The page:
"If detected in early stages, anal canal cancer can be cured with appropriate treatment, mostly combined treatment with radiation and chemotherapy."



A thorough history and physical examination are very important in diagnosing anal canal cancer. This will include a local examination of the perianal area as well as a digital per-rectal examination. Certain additional tests may include;

  • Endoanal ultrasound - to determine the extent of the tumour spread within the wall of the anal canal in very early cases.
  • MRI Scan - to determine the extent of cancer both locally as well as to the regional lymph node spread.
  • PET/CT Scan - to determine any sites of spread of the cancer.



  • Radiation Therapy & Chemotherapy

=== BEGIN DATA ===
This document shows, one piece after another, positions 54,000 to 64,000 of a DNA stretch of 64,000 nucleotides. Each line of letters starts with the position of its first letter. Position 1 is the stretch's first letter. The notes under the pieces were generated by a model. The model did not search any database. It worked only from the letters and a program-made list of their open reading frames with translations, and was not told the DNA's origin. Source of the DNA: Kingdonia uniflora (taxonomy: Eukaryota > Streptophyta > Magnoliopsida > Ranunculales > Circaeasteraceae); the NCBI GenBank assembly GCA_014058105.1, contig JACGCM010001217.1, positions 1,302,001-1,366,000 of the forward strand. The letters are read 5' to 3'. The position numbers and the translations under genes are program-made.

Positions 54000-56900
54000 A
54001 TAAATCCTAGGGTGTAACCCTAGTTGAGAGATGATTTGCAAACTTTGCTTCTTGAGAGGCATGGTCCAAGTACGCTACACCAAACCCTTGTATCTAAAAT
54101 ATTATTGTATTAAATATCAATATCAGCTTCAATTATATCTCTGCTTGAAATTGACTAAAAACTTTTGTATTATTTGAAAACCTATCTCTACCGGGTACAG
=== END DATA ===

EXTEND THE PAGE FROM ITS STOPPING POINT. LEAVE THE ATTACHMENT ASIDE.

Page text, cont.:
combined use of radiation and chemotherapy is the treatment of choice for anal canal cancer that has not spread to other organs or non-regional nodes. It results in good rates of cure and avoids the permanent colostomy and bag that were associated with surgery for anal canal cancer in the bygone era. Complete response is obtained in around 64–86% of patients and the overall survival rate at five years is approximately 75% (66–92%).
  • Surgery
    is usually reserved for salvage of cases that either doesn’t respond to or recur after chemo radiation.
  • Chemotherapy Alone
    is usually the treatment of choice for cancers of the anal canal that have spread to other organs (metastasized). Several different combinations of drugs are used in this situation, with palliative intent.
  • Proton Therapy
    Radiation therapy along with chemotherapy is the mainstay of curative treatment of anal canal cancers. The benefit of proton therapy in this setting is to reduce the toxicity to other organs and thus improve the tolerance of the treatment, especially when the patients are elderly as is often the case.

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